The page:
Obviously a massive resource of everything games development / programming related over the last 20 years, very cheap to access (even if that happens to be at a public facility like a school or library) and available everywhere with modern mobile devices.
- Access to free tools (GCC, XNA, Unity, Python, Lua, everything Open Source), tutorials and Q&A, features on games development.
- A huge community of other people learning and wanting to collaborate on projects and to encourage others.
- The ability to publish and make money via digital distribution.
- Copy + Paste culture is encouraged, googling a particular problem is likely to come up with working code and I’ve spoken to people currently learning programming admit that they’ve copied code without completely understanding what it was doing. In that particular case when they later had problems with that code they learnt the lesson about actually understanding everything they add to their project but I think we all know of people relying on Google way too much.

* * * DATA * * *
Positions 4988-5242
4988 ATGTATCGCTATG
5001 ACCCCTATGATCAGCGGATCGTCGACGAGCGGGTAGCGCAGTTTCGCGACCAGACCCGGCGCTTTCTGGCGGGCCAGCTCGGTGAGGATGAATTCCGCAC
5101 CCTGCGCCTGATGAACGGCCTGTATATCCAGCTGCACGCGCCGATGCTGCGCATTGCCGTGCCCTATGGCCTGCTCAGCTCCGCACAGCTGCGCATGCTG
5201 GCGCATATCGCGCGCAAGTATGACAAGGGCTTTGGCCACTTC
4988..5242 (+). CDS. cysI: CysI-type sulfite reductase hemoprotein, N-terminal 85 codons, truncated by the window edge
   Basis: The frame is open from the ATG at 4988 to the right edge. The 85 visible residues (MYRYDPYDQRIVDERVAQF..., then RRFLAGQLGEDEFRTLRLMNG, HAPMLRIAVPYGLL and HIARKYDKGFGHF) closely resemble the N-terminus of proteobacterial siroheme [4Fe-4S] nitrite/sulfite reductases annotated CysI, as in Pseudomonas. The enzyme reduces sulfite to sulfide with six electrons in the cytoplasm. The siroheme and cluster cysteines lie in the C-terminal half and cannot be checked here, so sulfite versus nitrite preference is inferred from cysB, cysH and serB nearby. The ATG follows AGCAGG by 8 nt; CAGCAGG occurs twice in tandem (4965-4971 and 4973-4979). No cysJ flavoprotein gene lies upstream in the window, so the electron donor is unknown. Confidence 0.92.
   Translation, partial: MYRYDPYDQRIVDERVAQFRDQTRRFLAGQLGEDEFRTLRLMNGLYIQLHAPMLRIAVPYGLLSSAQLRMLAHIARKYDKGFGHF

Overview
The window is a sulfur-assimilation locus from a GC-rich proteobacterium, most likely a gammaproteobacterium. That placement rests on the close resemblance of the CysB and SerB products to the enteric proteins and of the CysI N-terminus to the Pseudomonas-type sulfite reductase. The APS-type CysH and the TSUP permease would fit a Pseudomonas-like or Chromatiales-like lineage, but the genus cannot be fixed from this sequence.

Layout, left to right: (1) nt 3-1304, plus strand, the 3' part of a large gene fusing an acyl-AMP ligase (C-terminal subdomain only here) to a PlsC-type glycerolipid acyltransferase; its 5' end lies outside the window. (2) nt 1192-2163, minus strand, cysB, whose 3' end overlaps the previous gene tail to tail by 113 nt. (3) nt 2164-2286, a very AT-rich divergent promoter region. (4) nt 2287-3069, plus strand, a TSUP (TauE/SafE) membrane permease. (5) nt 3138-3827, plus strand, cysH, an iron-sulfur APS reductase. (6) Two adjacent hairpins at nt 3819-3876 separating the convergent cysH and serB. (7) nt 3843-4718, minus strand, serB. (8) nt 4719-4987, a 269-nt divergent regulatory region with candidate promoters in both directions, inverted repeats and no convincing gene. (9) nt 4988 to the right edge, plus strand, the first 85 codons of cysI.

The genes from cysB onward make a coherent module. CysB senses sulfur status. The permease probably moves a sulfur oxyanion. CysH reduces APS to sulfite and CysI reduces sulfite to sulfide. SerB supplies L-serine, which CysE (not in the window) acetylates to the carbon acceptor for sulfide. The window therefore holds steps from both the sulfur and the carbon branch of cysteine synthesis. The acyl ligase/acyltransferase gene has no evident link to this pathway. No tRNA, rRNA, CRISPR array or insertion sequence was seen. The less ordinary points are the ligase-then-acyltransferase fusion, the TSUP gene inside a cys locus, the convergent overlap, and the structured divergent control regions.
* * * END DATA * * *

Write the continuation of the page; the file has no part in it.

- Other distractions on the internet! WoW and online gaming (Minecraft!) not to mention Facebook procrastination. I used to pay for every minute of internet access so I made sure I spent my time well when online
When I was learning to program there were still lots of languages but I had to purchase compilers via shareware discs (charged per disc) so I stuck to Assembler + C. My first language was BASIC. Nowadays there is a huge variety of languages to choose from as a new programmer (despite C++ still being the primary development platform).
- Huge amount of choice is good in that people can find something that fits with their understanding or that provides the easiest learning experience. Once you have mastered one language moving to others is a lot simpler process.